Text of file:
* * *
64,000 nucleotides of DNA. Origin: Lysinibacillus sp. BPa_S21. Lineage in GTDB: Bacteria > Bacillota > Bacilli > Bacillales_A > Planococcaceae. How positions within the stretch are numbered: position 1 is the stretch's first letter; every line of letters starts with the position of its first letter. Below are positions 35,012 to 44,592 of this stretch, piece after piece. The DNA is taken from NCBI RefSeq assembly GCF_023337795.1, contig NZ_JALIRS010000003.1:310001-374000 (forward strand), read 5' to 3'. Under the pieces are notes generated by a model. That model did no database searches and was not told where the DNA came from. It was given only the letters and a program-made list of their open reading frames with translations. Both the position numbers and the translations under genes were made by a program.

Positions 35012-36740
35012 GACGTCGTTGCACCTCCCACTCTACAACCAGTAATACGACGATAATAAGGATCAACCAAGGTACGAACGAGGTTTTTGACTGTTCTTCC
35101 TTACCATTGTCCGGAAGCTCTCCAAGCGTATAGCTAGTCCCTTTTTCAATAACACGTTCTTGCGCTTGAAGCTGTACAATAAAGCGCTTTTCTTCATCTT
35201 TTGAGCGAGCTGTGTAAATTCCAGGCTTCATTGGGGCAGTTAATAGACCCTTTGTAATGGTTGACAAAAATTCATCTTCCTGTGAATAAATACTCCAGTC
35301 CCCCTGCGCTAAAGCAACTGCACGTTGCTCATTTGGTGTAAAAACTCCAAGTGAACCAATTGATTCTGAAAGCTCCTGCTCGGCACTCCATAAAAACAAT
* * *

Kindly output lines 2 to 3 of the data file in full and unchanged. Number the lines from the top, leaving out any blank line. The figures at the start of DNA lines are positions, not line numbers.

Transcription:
Positions 35012-36740
35012 GACGTCGTTGCACCTCCCACTCTACAACCAGTAATACGACGATAATAAGGATCAACCAAGGTACGAACGAGGTTTTTGACTGTTCTTCC